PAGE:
13. 15. Setting Pricing Objectives <ul><li>Survival </li></ul><ul><li>Profit </li></ul><ul><li>Return on investment </li></ul><ul><li>Market Share </li></ul><ul><li>Status quo </li></ul><ul><li>Product quality </li></ul>
  14. 16. The Selection of a Pricing Method <ul><li>Mark-up pricing </li></ul><ul><li>Target return pricing </li></ul><ul><li>Perceived value pricing </li></ul><ul><li>Going rate pricing </li></ul><ul><li>Sealed bid pricing </li></ul><ul><li>Differentiated pricing </li></ul><ul><li>Value pricing </li></ul><ul><li>Market Skimming Pricing </li></ul>
  15. 17. Place <ul><li>A channel of distribution comprises a set of institutions which perform all of the activities utilized to move a product and its title from production to consumption. </li></ul>
  16. 18. Channel Levels <ul><li>Zero Level </li></ul><ul><li>One Level </li></ul><ul><li>Two Level </li></ul><ul><li>Three Level </li></ul>
  17. 19. Promotion <ul><li>Promotion involves disseminating information about a product , product line , brand , or company. </li></ul>
  18. 20. Promotion Mix <ul><li>● Advertising ● Sales Promotion ● Personal Selling </li></ul><ul><li>● Public Relation ● Direct Marketing ● Online Marketing </li></ul>
  19. 21. <ul><li>Advertising - Any paid presentation and promotion of ideas, goods, or services by an identified sponsor. Examples: Print ads, radio, television, billboard etc. </li></ul><ul><li>Sales Promotions - Incentives designed to stimulate the purchase or sale of a product, usually in the short term. Examples: Coupons, product samples, rebates etc. </li></ul><ul><li>Personal Selling - A process of helping and persuading one or more prospects to purchase a good or service or to act on any idea through the use of an oral presentation. Examples: Sales presentations, sales meetings, telemarketing etc. </li></ul><ul><li>Publicity – non-paid form of communication that includes planting significant news about it or a favorable presentation of it in the media. Examples: Newspaper and magazine articles/reports, TVs and radio presentations, charitable contributions, speeches, issue advertising, and seminars. </li></ul><ul><li>Public relations – Maintaining relationship with various stakeholders to build and maintain goodwill in the market. </li></ul>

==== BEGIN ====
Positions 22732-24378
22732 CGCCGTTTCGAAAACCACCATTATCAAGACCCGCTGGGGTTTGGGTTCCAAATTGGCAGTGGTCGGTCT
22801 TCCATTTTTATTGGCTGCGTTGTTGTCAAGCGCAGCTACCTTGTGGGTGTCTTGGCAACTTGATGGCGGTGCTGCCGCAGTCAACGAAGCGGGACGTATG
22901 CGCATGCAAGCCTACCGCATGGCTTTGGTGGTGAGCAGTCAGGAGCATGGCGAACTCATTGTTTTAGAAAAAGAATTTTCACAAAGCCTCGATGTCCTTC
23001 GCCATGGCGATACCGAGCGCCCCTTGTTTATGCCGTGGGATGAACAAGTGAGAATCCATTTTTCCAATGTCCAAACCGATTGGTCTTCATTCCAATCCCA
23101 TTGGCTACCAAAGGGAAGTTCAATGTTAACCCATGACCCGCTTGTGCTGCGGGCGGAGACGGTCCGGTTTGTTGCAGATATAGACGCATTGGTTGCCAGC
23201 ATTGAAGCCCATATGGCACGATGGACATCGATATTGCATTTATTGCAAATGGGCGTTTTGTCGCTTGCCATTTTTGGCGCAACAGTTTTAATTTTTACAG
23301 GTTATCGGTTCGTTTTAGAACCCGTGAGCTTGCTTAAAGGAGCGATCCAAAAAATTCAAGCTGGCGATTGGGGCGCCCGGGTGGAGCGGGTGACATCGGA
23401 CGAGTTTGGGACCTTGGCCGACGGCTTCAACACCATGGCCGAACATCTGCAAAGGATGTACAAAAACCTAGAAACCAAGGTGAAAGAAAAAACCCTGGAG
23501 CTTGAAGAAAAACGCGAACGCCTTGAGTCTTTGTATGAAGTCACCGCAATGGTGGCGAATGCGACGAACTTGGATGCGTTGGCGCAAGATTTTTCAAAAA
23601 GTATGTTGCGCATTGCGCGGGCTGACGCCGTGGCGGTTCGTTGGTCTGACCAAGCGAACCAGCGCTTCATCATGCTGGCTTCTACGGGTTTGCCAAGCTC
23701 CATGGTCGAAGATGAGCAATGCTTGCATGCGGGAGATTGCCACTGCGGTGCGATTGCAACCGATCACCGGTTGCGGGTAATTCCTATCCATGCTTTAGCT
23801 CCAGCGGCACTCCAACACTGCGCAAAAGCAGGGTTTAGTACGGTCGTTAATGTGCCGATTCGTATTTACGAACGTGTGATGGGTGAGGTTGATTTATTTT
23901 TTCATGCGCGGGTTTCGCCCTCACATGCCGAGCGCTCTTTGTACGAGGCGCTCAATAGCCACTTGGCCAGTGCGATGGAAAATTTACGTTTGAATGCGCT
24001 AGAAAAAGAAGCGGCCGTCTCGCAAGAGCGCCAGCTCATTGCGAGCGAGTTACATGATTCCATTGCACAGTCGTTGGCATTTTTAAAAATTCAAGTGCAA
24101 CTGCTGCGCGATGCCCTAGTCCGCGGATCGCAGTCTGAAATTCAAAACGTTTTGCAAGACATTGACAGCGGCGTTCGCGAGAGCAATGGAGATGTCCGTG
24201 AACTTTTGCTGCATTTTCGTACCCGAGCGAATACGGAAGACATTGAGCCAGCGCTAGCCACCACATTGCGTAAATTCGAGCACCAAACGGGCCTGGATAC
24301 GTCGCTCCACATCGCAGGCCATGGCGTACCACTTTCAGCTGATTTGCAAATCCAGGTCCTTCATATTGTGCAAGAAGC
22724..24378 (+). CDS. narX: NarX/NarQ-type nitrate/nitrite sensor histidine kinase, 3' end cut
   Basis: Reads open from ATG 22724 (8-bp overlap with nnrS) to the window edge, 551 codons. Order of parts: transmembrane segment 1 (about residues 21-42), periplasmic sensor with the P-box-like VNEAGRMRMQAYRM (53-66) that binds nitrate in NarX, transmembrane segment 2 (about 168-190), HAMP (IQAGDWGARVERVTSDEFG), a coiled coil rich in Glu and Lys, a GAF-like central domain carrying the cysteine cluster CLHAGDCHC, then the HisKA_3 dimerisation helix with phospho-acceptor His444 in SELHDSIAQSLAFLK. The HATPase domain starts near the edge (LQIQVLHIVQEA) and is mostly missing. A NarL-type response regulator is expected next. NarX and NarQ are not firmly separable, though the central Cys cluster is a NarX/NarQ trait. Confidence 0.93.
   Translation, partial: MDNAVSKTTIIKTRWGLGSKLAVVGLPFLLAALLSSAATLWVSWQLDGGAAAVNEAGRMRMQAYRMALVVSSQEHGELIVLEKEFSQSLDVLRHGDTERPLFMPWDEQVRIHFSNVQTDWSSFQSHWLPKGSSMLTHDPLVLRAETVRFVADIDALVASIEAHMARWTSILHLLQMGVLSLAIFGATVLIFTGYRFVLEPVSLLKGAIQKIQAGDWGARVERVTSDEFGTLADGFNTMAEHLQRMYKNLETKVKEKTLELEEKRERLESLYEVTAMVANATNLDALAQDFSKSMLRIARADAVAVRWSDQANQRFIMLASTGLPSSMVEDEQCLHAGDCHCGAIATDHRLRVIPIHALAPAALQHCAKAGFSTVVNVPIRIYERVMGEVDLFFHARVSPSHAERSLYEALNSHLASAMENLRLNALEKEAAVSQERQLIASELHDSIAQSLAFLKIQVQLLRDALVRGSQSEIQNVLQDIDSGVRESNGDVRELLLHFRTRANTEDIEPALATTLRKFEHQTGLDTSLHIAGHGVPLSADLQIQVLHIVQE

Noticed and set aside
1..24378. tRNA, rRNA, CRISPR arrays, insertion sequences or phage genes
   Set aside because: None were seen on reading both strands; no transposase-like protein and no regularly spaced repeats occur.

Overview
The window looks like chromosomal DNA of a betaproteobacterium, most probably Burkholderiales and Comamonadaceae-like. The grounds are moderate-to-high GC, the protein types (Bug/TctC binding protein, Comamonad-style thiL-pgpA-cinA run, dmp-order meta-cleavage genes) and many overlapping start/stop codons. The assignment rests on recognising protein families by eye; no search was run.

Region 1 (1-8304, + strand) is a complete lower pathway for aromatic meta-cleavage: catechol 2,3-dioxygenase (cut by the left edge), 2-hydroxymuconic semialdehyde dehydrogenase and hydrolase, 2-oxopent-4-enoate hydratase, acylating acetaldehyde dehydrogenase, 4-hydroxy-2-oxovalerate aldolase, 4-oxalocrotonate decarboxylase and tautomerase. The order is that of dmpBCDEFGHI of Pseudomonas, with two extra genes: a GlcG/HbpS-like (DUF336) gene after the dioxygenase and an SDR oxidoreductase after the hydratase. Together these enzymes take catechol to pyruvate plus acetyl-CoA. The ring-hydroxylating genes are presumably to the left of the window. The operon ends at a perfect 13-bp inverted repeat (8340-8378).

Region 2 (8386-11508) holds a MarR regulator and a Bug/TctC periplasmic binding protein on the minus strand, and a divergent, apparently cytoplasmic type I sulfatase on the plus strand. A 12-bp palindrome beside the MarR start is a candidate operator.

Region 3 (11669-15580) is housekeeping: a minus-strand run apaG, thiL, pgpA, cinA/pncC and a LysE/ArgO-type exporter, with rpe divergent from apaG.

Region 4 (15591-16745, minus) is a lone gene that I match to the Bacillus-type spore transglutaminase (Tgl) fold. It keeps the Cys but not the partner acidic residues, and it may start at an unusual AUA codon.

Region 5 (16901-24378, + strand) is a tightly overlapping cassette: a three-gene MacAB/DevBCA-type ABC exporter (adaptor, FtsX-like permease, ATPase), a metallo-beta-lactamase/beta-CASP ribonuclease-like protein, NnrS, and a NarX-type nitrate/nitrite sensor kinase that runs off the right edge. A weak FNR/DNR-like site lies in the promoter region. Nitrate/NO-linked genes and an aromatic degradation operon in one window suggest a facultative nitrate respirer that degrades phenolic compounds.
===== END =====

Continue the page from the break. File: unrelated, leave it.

20. 22. Media Reach Vs. Impact <ul><li>Receptiveness: Whether the audiences have clearly received the message. </li></ul><ul><li>Comprehension: Whether the audiences have understood the message. </li></ul><ul><li>Response: Whether the audiences have accepted the message. </li></ul>
  21. 23. Extended Marketing Mix – 7Ps Booms and Bitner extended the traditional 4P (McCarthy) framework to seven to reflect a predominantly service economy. 4P (Existing) 3P (Additional) Product People Price Process Place Physical evidence Promotion
  22. 24. People <ul><li>All People that are directly or indirectly involved in the creation and consumption of service are an important part of extended service mix. </li></ul><ul><li>Knowledge workers, management, employees and consumers often add significant value to the total product/ service offering. </li></ul>
  23. 25. Process <ul><li>Procedures, Mechanism and flow of activities by which services are consumed (consumer management process) are an essential part of marketing strategy. </li></ul>
  24. 26. Physical Evidence <ul><li>The ability and environment in which the service is delivered. </li></ul><ul><li>Both tangible goods that help to communicate and perform the service, and the intangible experience of existing customers and the ability of business to relay the customer satisfaction to the potential customers. </li></ul>
  25. 27. 12 P of Marketing 6 P of Marketing Mix 6 P of Marketing Man Product Professionalism Price Passion Place Perseverance (Being +ve) Promotion Problem-Solver Packaging Participative & People-Oriented Publicity Persuasive
  26. 28. Thank You!